The big question in media circles right now is what the Government is going to do to TVNZ and to save the media industry.

The two are connected. TVNZ expects to lose $17 million this year, and once they start losing money there is no way back. MediaWorks, which owns things like Three, already lose money. Most people in the media lose money.

My employer NZME doesn't, this place is still profitable. And I could launch quite the lecture about profitability, giving the audience what they want, and the key to success and profit, but that's maybe for another day.


Some of the thinking, and this was seemingly confirmed by Prime Minister Jacinda Ardern yesterday, is to make TVNZ 1 commercial-free. They would be turned into, what the pointy heads call, a 'public broadcaster'. That's where you provide a more diverse series of products designed to reflect the broad interests of the population.

This would be good for MediaWorks, which would presumably be able to grab some of the millions in advertising dollars that would no longer go to TVNZ 1.

How TVNZ 2 and Duke would make money is an interesting question. And the requirements for a return to the government would be equally interesting. Would just TVNZ 1 be exempt from commercial rigour? Or the whole company?

What if TVNZ were merged with RNZ and Māori Television? A lot of synergies there, a true public broadcaster both for radio and television - but also a lot of job losses. And a fairly huge bill the taxpayer would foot for all the content.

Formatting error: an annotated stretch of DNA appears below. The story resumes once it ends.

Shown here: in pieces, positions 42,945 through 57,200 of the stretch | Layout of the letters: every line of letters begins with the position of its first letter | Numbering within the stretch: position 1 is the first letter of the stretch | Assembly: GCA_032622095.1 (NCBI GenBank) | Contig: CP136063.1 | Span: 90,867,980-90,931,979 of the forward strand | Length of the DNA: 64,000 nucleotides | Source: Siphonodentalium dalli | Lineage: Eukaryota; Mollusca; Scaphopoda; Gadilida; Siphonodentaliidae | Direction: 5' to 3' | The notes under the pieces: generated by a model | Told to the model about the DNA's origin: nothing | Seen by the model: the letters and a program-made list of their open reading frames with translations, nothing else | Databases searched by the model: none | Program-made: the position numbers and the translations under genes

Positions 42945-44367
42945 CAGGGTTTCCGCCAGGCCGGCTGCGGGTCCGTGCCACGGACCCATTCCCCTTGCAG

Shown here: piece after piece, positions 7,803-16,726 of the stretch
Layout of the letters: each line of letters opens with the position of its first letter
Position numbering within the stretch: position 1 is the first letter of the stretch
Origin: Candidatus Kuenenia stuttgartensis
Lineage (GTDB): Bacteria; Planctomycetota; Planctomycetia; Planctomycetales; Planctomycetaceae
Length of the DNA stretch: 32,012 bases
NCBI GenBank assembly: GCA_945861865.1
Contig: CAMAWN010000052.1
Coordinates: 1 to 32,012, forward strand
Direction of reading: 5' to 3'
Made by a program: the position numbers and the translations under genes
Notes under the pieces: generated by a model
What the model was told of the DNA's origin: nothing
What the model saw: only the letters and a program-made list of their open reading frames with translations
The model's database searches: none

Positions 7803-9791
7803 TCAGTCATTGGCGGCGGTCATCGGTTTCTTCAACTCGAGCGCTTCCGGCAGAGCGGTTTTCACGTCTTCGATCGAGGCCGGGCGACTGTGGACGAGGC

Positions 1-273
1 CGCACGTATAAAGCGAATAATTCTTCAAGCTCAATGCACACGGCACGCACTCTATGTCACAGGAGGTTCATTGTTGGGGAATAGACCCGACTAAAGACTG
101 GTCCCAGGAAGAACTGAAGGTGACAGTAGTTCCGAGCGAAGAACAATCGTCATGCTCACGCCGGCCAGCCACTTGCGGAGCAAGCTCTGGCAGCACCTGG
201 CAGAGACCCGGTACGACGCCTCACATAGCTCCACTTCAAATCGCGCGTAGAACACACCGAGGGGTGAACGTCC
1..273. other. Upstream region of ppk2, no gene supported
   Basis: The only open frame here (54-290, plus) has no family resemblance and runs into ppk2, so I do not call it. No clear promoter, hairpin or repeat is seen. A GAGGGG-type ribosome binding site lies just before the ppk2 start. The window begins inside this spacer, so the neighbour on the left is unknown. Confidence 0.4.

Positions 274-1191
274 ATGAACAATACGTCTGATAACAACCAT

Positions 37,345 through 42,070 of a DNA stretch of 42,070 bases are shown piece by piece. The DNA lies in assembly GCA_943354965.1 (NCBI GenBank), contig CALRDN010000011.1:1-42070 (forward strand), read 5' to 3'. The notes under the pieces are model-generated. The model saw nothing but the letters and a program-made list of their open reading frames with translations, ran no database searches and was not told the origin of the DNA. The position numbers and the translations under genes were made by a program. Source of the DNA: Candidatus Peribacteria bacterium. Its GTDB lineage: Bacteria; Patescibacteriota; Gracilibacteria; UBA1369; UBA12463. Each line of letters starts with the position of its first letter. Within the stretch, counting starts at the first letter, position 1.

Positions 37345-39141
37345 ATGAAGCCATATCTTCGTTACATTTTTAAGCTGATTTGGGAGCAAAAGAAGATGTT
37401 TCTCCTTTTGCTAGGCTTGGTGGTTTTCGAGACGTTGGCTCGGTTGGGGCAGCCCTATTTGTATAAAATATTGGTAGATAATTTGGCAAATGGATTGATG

I doubt many people would object. After all here's the irony: the reason so many are in financial trouble is because so few watch anymore, the markets been sliced into a million bits. Getting big numbers for television is hard, hard work.

So given few watch, would anyone really care if TVNZ 1 started showing a lot of Māori programmes, bird documentaries, foreign travel shows, and long-format interview specials? No.

But having worked for TVNZ under the charter invented by the last Labour government I can tell you for nothing it is not a recipe for any sort of success. But if success is not your guiding principle to start with, then it becomes a sort of creative outlet for the worthies and the single agenda 'artists' who have previously plied their trade at the NZ On Air application box, hoping their otherwise commercially dire but creatively fulfilling pursuit can attract a bit of public money.

But in all of this, what is, or perhaps will be, forgotten is also the cold hard truth that some of these players who make no money are in the state they are because they make bad decisions. They make bad telly and bad content, this is a commercial problem. No one brought it on them, it's not Google's fault, it's their fault.

Either way let me tell you this from 37 years in this industry: less competition is bad, government in broadcasting is bad, bailing people out because they've dug themselves a hole is bad.


If the Government are going down the upheaval track, there will be more tears and disappointment than there will be problems solved.